Thanks to Wayne Rhodes of the Jones Memorial Library in Lynchburg, Virginia for bringing us the following data. Check out their website at www.jmlibrary.org.
Westerfield, Thomas W., editor, Kentucky Genealogy
and Biography (Volume III) Sketches from Butler, McLean, Muhlenburgh,
and Ohio Counties Reprinted from Kentucky: A History of the State
by Battle, Perrin, Kniffin, 1885. (Owensboro, KY: Genealogical Reference
Co., 1971), p. 184.
Daniel James Rhoads, Ohio County, is the son of
Riley and Nancy (Jones) Rhoads, the former a native of Muhlenburgh County;
born in 1807. While yet in his infancy his parents removed to Warrick,
Ind., where they settled among the Indians. About the close of the last
century [18th], his great-grandfather came to Hartford, Ohio County, and
assisted in building the first fort established there, and was engaged in
many Indian wars.
Mr. Rhoads is the third of ten children, eight of whom
are now living. He was born April 9, 1834. His father was at that time a
farmer in Indiana, having gone to that place about seventy-three years
since; he was the first to join the Washingtonian Society in Warrick County;
he died in 1872. Mr. Rhoads' mother was distinguished for perseverance and
industry, and for the faithful performance of Christian duty; she and her
husband were both members of the Methodist Episcopal Church; she was born in
181, and is still living at Boonesville, Ind.
Mr. Rhoads received his education in an old log
schoolhouse, at the last named place. In the spring of 1860, he removed to
Muhlenburgh County, Ky., and was there engaged in farming during seven years.
He then entered into partnership with his uncle, Peter H. Baker, in the nursery
business, under the firm name of Baker & Rhoads. This business was continued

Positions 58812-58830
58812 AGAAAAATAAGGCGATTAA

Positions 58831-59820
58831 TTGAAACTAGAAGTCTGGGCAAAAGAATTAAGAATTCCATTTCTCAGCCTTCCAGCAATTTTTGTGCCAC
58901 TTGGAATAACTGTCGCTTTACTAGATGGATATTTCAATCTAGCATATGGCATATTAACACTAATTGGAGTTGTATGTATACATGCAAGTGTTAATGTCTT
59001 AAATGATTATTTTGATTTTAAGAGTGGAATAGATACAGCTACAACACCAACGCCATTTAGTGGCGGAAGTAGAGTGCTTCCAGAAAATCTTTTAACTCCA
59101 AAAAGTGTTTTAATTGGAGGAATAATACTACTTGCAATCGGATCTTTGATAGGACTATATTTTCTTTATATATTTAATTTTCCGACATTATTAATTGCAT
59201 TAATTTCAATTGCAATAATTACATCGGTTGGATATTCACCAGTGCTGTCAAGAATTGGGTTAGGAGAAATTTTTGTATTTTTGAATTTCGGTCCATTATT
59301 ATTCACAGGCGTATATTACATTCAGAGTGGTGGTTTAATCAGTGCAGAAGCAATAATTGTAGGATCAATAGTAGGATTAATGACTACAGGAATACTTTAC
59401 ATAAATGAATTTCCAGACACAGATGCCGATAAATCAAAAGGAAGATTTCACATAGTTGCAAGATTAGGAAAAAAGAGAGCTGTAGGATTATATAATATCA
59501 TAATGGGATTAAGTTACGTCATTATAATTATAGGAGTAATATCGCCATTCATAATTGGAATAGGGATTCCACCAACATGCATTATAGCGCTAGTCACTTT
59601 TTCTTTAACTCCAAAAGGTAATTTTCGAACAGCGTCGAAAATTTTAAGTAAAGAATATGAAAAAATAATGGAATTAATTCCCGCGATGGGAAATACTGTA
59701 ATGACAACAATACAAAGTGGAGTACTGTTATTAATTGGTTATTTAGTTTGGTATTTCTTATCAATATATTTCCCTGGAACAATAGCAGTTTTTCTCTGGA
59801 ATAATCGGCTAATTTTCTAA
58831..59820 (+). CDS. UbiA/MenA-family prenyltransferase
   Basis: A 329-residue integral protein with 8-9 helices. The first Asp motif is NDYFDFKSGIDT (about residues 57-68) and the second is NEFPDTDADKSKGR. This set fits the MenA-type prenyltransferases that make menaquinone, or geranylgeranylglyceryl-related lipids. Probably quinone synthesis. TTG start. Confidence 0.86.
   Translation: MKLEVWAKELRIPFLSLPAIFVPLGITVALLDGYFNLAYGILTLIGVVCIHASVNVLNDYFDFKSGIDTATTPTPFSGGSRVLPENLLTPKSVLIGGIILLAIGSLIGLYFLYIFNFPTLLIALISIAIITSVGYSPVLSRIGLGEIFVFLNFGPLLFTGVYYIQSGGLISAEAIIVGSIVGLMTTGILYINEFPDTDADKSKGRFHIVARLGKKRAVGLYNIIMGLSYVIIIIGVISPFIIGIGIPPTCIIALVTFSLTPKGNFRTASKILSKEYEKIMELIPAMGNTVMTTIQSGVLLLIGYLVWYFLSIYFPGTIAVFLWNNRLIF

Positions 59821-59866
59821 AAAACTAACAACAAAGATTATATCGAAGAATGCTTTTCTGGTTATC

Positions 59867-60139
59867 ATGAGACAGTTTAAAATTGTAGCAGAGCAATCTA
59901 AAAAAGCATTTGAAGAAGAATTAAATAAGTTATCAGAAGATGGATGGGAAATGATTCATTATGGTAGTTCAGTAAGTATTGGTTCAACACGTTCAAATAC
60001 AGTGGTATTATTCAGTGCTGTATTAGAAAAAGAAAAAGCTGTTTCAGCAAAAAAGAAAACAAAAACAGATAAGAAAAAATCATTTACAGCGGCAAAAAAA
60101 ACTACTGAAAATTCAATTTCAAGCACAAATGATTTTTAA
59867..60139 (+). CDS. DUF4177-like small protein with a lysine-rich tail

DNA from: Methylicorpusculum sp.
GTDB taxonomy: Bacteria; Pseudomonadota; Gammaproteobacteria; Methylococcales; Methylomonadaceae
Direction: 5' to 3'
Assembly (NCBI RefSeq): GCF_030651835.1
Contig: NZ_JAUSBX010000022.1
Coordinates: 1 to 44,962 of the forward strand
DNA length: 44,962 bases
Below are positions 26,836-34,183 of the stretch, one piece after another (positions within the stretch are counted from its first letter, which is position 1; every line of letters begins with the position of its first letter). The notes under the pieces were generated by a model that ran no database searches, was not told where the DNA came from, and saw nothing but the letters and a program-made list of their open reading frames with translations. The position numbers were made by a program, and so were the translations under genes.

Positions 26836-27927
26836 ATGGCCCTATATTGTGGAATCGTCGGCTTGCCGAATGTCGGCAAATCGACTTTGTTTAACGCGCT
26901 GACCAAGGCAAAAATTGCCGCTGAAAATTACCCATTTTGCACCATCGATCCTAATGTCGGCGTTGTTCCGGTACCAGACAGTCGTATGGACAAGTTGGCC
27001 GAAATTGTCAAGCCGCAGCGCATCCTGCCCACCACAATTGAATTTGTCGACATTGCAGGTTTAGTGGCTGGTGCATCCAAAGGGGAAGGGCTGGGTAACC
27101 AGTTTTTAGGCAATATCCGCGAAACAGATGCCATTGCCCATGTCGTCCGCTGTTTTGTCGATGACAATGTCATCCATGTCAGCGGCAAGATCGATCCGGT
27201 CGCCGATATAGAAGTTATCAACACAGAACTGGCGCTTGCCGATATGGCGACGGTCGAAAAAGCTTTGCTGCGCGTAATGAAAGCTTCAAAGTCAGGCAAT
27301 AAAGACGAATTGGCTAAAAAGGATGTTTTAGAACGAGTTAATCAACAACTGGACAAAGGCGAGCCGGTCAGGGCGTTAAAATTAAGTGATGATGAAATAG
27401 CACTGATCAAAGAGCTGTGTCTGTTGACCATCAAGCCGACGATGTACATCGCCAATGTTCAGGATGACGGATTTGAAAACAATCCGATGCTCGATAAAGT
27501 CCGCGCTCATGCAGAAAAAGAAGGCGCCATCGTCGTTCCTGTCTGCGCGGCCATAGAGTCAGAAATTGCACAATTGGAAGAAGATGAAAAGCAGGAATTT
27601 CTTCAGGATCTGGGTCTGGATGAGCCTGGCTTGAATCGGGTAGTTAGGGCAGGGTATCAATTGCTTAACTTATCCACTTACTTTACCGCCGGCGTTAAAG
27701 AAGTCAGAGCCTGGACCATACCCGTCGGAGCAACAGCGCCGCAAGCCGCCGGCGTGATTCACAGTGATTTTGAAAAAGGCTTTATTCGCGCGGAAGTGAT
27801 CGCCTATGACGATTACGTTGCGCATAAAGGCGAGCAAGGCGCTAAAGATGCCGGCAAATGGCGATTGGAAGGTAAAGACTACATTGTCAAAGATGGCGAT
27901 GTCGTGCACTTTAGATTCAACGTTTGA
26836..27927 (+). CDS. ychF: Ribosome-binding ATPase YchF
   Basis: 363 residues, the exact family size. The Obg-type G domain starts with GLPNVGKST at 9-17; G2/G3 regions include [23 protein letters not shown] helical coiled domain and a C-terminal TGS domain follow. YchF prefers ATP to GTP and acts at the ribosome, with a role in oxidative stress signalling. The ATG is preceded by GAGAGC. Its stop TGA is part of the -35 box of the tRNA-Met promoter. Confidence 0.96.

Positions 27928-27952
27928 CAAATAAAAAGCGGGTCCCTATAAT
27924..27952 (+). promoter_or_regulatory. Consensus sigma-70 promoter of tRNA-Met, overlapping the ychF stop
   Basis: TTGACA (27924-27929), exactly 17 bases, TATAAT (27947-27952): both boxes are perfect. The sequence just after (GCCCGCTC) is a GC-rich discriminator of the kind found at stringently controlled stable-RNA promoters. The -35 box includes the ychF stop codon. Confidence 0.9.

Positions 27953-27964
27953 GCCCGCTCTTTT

nine years. He is now extensively engaged in the fire and life insurance
March 27, 1861, he married a second cousin, Rachel V.
Rhoads, a native of Muhlenburgh County, born June 30, 1844. They have had eight
children, seven of whom are living. Mr. and Mrs. Rhoads are members of the
Beaver Dam Baptist Church, which was organized in 1798, and was for a long time
attended by people from a great distance; women and children often walking from
Hartford to this church.
At the breaking out of the war, in 1861, Mr. Rhoads took
the part of the Union and became a firm Republican, although his grandfather was
a slaveholder, and had at that time thirty or forty slaves.
Mr. Rhoads is a man of exemplary habits. In his
boyhood he became one of the first cadets in a boys' temperance society, and
has never used either whisky or tobacco.
Many incidents of the early life of Mr. Rhoads'
ancestors are worthy of note. Henry Rhoads, fifteen years old, a brother of
Mr. Rhoads' grandfather, wandered nine days at one time through the woods.
A company from the fort took this boy, Henry, along on a hunting trip, to
carry in the game. They killed a bear, and, loading it on to the horse
started the boy for home. He got lost, and becoming tired, he lay down to
rest and soon fell asleep. The horse, in the meantime, started for home and
left the poor boy to wander around until relief should come. He lived on
frogs, and when found was insane, and had to be run down. He was so
bewildered that he did not know his father or mother, and had to be guarded
D. J. Rhoads' father and mother saw the first steamboat
on the Ohio River, and were filled with terror. The grandfather relates
that in the earthquake of 1812, people thought the world was coming to an
end, and all were on their knees praying for mercy; at another time the
falling stars had the same effetc. In 1816, the cold was very severe, with
ice every month in the year, and all came near starving. In the early
settling of Warrick County, Ind., they had lynch law, but after a few years
Daniel Rhoads, and others, organized a court, and Daniel Rhoads was judge of
the first court held in Warrick County, which court was held in his house.